The Lazarus Machine by Paul Crilley
My rating: 4 of 5 stars
An alternate 1895... a world where Charles Babbage and Ada Lovelace perfected the Difference engine. Where steam and tesla-powered computers are everywhere. Where automatons powered by human souls venture out into the sprawling London streets. Where the Ministry, a secretive government agency, seeks to control everything in the name of the Queen.
It is in this claustrophobic, paranoid city that seventeen-year-old Sebastian Tweed and his conman father struggle to eke out a living.
But all is not well...
A murderous, masked gang has moved into London, spreading terror through the criminal ranks as they take over the underworld. as the gang carves up more and more of the city, a single name comes to be uttered in fearful whispers.
When Tweed’s father is kidnapped by Moriarty, he is forced to team up with information broker Octavia Nightingale to track him down. But he soon realizes that his father’s disappearance is just a tiny piece of a political conspiracy that could destroy the British Empire and plunge the world into a horrific war.
Well this was a fun read, not exactly a light read, but definitely a fun read indeed.
I've never read any of Mr. Crilley's books before, but the world that he created in The Lazarus Machine is very rich, and if you're looking for a steampunk book that definitely shows the steampunkness (not a word I know) then this book is good bet. You can see the use of these unique machines in everyday life. There are also some models which have a certain "feature" which ties up into the story.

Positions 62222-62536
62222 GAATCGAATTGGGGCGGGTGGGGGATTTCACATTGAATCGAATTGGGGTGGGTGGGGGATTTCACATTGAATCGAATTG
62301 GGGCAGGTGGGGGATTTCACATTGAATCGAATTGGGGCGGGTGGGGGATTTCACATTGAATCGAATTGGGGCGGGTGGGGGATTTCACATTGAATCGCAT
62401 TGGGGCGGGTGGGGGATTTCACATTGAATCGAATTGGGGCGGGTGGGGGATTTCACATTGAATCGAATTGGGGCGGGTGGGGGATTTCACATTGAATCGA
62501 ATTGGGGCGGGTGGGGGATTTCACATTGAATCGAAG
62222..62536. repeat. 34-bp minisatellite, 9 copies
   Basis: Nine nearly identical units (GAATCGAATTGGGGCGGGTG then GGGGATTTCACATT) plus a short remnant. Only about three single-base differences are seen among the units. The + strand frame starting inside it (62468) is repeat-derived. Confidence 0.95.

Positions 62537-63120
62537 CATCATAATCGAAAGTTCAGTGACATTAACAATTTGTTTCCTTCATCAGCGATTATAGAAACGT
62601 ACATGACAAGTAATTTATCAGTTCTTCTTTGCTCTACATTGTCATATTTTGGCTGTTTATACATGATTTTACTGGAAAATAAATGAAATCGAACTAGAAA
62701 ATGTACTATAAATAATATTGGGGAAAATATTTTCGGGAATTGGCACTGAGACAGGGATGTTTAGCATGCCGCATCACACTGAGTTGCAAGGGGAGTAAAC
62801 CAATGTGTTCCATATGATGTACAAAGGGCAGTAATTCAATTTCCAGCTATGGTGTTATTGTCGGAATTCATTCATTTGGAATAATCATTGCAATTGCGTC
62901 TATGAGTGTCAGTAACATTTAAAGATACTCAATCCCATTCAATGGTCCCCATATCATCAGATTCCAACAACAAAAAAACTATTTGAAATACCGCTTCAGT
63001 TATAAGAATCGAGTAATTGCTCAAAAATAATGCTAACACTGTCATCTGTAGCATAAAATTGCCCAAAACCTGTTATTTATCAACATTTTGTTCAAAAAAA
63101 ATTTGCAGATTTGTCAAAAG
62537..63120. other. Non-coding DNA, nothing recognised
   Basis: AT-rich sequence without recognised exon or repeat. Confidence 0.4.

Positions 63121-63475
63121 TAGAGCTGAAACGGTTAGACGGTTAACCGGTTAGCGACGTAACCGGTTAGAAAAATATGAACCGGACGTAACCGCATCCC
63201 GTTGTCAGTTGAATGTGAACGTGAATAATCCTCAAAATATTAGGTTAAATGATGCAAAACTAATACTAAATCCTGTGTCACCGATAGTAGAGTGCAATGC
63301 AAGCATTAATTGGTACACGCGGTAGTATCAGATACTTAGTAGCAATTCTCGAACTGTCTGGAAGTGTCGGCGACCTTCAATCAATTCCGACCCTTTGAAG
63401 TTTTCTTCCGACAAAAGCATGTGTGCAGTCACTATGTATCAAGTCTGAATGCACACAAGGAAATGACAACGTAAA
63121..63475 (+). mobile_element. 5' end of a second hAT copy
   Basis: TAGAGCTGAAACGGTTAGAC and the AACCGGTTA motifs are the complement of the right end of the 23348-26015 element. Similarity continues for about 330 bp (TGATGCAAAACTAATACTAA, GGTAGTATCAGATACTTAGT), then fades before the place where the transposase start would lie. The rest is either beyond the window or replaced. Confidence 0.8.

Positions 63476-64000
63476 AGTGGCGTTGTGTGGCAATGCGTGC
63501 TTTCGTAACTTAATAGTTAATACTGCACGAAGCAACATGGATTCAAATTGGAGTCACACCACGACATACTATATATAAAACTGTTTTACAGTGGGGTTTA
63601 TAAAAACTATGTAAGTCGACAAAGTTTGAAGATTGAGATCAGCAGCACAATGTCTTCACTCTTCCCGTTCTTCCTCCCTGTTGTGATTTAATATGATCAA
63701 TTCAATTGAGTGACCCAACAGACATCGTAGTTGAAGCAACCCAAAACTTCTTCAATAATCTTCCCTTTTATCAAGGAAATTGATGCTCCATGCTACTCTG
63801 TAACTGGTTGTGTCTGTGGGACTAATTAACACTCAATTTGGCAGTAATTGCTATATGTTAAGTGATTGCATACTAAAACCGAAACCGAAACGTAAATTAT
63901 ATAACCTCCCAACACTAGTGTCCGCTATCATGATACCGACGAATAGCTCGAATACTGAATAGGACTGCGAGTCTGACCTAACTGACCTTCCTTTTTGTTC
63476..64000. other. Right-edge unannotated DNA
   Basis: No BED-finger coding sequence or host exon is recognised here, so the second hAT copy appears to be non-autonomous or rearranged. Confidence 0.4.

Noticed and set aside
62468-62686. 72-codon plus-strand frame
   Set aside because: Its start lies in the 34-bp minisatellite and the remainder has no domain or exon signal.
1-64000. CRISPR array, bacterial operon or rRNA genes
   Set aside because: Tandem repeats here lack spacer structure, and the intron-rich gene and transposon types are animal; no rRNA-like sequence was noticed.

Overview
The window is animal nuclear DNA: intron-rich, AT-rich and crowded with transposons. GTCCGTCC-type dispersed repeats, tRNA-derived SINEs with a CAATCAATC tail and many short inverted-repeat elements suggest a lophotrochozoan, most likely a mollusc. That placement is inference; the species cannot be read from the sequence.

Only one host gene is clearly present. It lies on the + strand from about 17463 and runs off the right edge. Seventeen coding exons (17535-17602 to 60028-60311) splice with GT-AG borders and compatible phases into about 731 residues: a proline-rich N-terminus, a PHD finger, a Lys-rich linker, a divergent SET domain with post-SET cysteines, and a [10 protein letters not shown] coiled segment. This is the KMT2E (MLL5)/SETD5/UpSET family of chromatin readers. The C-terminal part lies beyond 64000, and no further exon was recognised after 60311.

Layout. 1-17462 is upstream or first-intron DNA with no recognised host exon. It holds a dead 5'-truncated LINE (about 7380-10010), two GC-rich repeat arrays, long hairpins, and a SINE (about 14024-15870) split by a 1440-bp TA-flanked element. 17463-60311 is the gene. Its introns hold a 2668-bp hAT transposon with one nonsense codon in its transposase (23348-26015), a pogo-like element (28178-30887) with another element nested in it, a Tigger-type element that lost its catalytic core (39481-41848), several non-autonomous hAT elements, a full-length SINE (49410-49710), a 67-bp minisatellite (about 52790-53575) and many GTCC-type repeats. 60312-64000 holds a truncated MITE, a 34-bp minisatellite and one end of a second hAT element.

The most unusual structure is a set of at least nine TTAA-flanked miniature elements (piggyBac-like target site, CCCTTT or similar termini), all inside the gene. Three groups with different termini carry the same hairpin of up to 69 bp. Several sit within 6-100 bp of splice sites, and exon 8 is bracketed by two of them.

The plot was tight, and I think well paced. There weren't any parts where it seemed to drag. I don't really want to say much else, in the event that I reveal something that ought not to be. I must say I really do like this web that Mr. Crilley has spun.
The characters were fun, they had their own quirks. There was Barnaby, the father that had a taste for flair, logical and rational Sebastian Tweed but still naive in some ways, Octavia Nightingale who really I think was a quite strong character, in terms of how she kept her hope for so long, Carter and Jenny, such a lively couple XD, and then there was Stepp the programming genius. The banter throughout was witty and fun. I'm not sure whose I like more, Carter and Jenny or Octavia and Tweed.
That said there was something that, although this book scored high on the major points, was missing. I didn't quite feel myself, really pulled in until midway. (Although, the banter did draw a chuckle out of me a couple of times), but after that things seemed to have drawn me in, so in my mind this added up to the higher end of the 3 star rating, hence the round up.
The book end is pretty satisfying. It should be noted however, that there are still some more things left to be resolved, though it is nothing major to warrant a cliffhanger.